Morocco’s government said on Monday it would end economic cooperation with the European Union if the bloc does not honour a farming deal, weeks after an EU court ruled that trade accords do not apply to the disputed Western Sahara region.
In a statement to MAP state news agency, the agriculture ministry said the EU should resist any attempts to block Moroccan products entering into the European market but did not explain why the pact might be at risk.
“In the absence of a frank commitment from the European Union, Morocco will have to make a decisive choice whether to continue with EU trade or to undo it without looking back, and focus on building new trade routes,” the ministry said.
The European Court of Justice ruled in December that deals involving trade of agricultural products, processed agricultural products and fisheries between the EU and Morocco did not apply to Western Sahara.
The ruling was claimed as a victory by the Polisario group seeking independence for Western Sahara, which Morocco calls its own. Last month, Polisario sought to have the EU apply the ruling to block a shipment of fish oil to a French port from the territory.
Rabat had said the European court ruling would not impact current trade deals in any way. The agriculture ministry said on Monday that current agreements with EU ensured thousands of jobs and could trigger migrant flows if their implementation fails.
An EU diplomatic source told Reuters the ministry’s statement came after Energy Commissioner Miguel Arias Canete referred in a written reply to a question in the EU parliament to the “separate and distinct” status of Western Sahara.
Moroccan agriculture minister Aziz Akhannouch said Monday’s statement was not a response to Canete’s remarks, but that his comments reflected an attitude seen within EU institutions.
“It is about what the European court decision means,” the minister told Reuters by telephone. “For Morocco it means the deals should be implemented like they have been since their signature.”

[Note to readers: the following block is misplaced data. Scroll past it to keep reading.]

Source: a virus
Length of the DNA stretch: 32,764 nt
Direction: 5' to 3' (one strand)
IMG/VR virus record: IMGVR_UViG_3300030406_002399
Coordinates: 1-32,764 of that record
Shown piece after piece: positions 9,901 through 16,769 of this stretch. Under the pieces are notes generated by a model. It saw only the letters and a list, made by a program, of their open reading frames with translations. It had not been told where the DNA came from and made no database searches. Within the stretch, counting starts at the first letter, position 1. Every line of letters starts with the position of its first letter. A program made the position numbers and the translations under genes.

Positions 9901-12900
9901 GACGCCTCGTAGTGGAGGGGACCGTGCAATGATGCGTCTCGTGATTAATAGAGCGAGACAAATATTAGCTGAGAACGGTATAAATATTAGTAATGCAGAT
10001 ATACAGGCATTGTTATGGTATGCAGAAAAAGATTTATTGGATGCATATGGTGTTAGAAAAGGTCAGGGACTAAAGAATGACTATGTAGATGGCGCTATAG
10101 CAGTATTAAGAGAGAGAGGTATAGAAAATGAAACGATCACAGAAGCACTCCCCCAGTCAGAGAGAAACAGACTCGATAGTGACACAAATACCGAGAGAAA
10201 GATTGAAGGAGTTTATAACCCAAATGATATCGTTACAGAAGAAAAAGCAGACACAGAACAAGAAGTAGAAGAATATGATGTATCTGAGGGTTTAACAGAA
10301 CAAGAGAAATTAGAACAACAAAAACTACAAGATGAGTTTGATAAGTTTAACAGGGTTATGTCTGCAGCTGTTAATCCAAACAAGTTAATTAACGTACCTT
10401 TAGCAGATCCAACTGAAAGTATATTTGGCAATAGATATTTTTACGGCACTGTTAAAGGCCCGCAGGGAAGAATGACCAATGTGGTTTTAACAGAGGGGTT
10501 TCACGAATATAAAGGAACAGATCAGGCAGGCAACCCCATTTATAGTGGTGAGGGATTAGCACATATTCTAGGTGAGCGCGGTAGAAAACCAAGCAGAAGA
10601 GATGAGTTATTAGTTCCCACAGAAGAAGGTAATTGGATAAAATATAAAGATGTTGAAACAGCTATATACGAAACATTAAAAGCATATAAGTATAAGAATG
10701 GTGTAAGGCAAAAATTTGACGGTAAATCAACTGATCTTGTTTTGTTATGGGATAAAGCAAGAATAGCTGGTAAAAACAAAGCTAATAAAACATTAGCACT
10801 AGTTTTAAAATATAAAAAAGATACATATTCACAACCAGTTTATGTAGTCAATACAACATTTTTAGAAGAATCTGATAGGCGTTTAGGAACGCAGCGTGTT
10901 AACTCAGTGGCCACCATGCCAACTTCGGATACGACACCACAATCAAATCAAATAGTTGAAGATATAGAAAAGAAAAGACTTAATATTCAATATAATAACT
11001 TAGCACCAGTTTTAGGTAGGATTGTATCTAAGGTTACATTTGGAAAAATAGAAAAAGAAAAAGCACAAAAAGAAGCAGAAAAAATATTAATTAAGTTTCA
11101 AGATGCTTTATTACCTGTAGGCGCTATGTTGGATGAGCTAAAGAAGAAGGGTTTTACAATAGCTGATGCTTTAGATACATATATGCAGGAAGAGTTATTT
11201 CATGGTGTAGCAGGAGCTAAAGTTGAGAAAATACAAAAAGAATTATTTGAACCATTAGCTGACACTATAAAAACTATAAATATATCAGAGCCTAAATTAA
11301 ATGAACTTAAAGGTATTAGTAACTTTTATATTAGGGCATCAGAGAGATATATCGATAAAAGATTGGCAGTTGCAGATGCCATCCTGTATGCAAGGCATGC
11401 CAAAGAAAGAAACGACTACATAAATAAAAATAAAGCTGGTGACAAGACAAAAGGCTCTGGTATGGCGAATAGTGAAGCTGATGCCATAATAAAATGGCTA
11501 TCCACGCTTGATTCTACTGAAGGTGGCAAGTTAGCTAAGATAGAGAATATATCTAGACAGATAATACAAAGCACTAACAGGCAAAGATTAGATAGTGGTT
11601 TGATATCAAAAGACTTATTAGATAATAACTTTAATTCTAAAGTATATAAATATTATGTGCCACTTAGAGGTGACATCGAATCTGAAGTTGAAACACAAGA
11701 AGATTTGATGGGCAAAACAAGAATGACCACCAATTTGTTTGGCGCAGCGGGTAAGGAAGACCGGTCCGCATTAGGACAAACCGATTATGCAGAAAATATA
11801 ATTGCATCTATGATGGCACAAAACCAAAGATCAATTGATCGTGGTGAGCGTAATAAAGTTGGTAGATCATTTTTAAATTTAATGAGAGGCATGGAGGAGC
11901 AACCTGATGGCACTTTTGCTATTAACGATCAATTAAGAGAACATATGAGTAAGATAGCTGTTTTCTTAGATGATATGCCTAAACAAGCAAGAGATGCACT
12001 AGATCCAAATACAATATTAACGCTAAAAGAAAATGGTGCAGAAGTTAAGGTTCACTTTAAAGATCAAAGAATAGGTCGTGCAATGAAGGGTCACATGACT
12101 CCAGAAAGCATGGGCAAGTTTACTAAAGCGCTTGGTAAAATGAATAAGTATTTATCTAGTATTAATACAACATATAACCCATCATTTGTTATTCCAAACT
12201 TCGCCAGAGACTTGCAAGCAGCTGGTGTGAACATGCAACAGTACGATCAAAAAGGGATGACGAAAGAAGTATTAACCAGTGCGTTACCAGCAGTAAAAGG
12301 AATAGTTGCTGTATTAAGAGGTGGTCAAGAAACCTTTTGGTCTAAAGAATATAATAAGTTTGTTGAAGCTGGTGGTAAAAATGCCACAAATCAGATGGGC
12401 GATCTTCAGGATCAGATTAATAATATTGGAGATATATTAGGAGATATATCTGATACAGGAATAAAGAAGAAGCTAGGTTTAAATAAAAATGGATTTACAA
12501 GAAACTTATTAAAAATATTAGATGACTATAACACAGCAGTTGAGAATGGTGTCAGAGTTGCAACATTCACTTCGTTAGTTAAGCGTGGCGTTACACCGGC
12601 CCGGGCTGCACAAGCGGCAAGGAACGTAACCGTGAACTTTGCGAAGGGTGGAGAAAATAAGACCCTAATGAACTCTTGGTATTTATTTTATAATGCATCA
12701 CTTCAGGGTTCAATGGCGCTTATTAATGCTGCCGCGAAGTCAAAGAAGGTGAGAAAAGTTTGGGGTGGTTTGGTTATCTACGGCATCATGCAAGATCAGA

Akhannouch said European officials have not yet started official talks on the meaning of the ruling but that Morocco has been preparing for its potential effects.
“We are reasonable people, we know that we need Europe and Europe needs us. But we want them to see all the efforts Morocco does to make the partnership work,” he said.
Without going into details of the trade deals, the court had signalled some EU fisheries in disputed coastal waters would be in violation of the ruling. It said agreements signed with Morocco could not include Western Saharan resources because the region’s inhabitants had not agreed to that.
Western Sahara, which has significant phosphate reserves and offshore fishing, has been contested since 1975 when Spain, the former colonial power, withdrew. Morocco fought a 16-year war with Polisario, which established a self-declared Sahrawi Arab Democratic Republic.
A 1991 ceasefire was meant to be followed by a U.N.-backed referendum on self-determination including the question of independence. The vote has never happened mainly because of disagreements on who could take part and Morocco since 2006 has promoted its own autonomy proposal.
The two sides often engage in diplomatic sparring but tensions on the ground have also increased since August last year, when UN peacekeepers were forced to deploy after Morocco forces and a Polisario unit faced off in a buffer zone between Morocco-controlled area and territory held by Polisario.
Last month, Morocco rejoined the African Union, having left decades ago because it had allowed Polisario recognition. Analysts expect Morocco to try use its position inside the AU to promote its own autonomy plan for Western Sahara against Polisario.